I jumped down from the old Model A Ford, pulled the strap of my cotton sack over my head and under my left arm. I shook eight feet of canvas down to the dirt between two rows of late-blooming white cotton basking in the morning sun.

Pocket WatchFive minutes before noon, Mama stopped picking and spread the tablecloth on a patch of flat ground. Papa removed his hat, wiped his perspiring forehead with a handkerchief and checked his watch. He nodded to Frank to say a blessing for the food.

“Thank you, Lord, for family gathered here on this Thanksgiving Day. Bless this food to the nourishments of our bodies so we can finish this field before dark. Bless the farmer who allowed us to work today. Prosper him abundantly for his kindness. Amen.”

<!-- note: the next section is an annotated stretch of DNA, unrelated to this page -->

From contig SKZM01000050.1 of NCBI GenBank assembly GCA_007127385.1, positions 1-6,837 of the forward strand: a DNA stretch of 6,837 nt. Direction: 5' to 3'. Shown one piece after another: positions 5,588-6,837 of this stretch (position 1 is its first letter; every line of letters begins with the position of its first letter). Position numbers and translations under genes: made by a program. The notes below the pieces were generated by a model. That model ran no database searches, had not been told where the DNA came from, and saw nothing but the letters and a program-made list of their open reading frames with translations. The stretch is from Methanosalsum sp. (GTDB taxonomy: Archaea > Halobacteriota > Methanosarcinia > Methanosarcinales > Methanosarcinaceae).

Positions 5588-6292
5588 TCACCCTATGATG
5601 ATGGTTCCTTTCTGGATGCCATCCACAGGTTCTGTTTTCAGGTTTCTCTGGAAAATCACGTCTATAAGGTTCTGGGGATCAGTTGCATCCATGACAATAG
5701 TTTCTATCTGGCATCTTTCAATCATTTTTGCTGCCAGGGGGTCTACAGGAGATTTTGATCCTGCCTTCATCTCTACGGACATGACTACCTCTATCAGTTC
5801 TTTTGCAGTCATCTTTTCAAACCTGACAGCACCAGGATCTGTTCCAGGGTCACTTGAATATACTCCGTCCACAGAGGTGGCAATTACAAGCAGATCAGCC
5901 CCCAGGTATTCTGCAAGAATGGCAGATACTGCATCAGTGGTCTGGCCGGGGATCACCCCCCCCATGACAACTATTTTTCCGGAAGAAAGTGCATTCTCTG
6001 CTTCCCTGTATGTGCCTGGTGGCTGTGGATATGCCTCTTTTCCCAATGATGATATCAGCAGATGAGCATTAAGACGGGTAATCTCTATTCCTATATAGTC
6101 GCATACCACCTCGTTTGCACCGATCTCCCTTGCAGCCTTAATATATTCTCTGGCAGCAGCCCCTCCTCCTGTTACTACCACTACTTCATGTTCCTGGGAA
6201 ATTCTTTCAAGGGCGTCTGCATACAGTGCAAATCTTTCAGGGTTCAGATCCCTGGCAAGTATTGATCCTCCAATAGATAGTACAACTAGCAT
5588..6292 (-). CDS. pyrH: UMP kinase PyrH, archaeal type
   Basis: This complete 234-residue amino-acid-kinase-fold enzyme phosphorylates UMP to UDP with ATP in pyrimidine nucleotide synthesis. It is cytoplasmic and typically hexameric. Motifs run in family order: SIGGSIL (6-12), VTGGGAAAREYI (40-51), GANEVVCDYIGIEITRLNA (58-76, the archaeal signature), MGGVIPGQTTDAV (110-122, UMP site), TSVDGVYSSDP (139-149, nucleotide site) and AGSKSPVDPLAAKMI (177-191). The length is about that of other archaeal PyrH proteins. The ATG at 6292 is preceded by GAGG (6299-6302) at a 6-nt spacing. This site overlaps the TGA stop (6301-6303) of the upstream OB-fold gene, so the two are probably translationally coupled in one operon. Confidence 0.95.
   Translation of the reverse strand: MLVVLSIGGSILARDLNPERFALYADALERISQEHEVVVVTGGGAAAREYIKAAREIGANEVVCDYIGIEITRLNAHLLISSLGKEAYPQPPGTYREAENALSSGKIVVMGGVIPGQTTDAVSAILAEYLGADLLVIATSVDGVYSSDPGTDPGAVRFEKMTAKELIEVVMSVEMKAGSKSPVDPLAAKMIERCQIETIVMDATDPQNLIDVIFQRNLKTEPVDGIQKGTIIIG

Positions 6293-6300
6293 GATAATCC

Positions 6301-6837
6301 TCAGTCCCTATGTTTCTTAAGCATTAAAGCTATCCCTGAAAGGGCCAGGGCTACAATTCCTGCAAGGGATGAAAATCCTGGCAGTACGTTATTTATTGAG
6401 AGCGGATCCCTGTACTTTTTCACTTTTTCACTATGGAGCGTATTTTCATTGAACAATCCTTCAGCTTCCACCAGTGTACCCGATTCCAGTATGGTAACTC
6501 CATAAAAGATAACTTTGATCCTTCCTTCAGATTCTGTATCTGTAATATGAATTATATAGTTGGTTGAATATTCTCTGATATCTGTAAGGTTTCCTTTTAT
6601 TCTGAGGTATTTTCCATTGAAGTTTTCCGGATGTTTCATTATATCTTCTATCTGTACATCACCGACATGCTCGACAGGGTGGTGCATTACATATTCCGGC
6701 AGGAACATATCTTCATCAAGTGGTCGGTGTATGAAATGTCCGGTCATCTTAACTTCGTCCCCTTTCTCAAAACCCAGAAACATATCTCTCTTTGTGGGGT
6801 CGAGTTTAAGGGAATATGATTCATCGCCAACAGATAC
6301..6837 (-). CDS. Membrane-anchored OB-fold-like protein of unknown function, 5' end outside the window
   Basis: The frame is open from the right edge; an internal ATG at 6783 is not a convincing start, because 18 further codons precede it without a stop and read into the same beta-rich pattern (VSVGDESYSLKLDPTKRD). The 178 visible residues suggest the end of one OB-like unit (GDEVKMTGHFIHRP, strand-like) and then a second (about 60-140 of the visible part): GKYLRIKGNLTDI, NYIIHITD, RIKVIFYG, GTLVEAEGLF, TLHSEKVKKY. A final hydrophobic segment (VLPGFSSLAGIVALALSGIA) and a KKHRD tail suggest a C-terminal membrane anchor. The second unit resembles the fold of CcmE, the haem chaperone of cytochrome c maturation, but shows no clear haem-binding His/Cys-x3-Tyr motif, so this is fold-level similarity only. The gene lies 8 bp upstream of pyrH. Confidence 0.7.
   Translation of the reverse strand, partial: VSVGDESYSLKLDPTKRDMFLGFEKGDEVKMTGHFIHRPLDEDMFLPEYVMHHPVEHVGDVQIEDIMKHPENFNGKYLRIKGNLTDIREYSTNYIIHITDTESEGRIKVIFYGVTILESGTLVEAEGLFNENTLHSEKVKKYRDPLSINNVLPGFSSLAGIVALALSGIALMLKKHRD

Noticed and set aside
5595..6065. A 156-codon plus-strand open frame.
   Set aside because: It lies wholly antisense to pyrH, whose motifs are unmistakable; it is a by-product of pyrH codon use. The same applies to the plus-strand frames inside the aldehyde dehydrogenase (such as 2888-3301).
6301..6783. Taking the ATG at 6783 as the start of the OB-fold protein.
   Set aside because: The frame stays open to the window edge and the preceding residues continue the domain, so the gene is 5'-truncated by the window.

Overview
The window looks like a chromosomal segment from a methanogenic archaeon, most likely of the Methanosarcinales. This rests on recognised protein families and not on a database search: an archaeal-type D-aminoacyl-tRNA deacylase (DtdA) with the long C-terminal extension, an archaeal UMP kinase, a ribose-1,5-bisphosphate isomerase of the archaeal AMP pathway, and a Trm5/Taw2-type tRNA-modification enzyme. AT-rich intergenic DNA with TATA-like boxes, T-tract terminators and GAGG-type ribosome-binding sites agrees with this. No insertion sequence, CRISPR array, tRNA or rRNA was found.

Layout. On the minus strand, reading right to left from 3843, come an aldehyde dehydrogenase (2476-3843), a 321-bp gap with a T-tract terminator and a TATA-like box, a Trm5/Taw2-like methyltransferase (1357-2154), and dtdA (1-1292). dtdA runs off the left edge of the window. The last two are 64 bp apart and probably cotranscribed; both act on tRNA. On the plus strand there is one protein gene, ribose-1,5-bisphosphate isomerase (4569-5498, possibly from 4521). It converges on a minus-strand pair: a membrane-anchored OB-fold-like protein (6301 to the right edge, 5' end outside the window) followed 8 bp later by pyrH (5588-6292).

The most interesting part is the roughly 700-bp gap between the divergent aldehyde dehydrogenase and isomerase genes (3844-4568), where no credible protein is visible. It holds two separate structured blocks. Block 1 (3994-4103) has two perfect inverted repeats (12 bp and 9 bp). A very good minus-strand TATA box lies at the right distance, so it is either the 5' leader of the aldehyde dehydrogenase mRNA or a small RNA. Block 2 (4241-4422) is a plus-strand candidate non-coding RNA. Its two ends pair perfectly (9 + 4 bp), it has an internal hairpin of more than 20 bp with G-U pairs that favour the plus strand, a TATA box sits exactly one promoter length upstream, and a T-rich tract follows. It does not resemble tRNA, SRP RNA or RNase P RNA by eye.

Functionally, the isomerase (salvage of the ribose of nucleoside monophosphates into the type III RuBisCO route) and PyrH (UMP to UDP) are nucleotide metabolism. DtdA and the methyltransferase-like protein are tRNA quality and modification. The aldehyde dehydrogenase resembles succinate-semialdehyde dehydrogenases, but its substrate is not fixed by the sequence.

Bless the farmer? We should be at home heaping our plates with warm turkey and dressing and tantalizing desserts instead of eating cold fried chicken in a cotton field. My complaining thoughts were interrupted by my nephew’s voice.

“Please pass another piece of Grandma’s fried chicken,” he said. “It’s the best I ever ate. And, could you hand me a couple more fried apple pies. Grandma knows how to make them just right.”

The next year when we gathered at home for our traditional Thanksgiving meal, one of my brothers mentioned Frank’s powerful prayer from the previous year.

“That farmer did so well that he bought a cotton-picking machine and put us all out of work.”

Cottton Picker Machine

Courtesy of Wikipedia

 

 

Violet Carr Moore, adapted from Double Take (Carr Twins & Co., 2014)

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Depression Chicken ’n Dumplin’s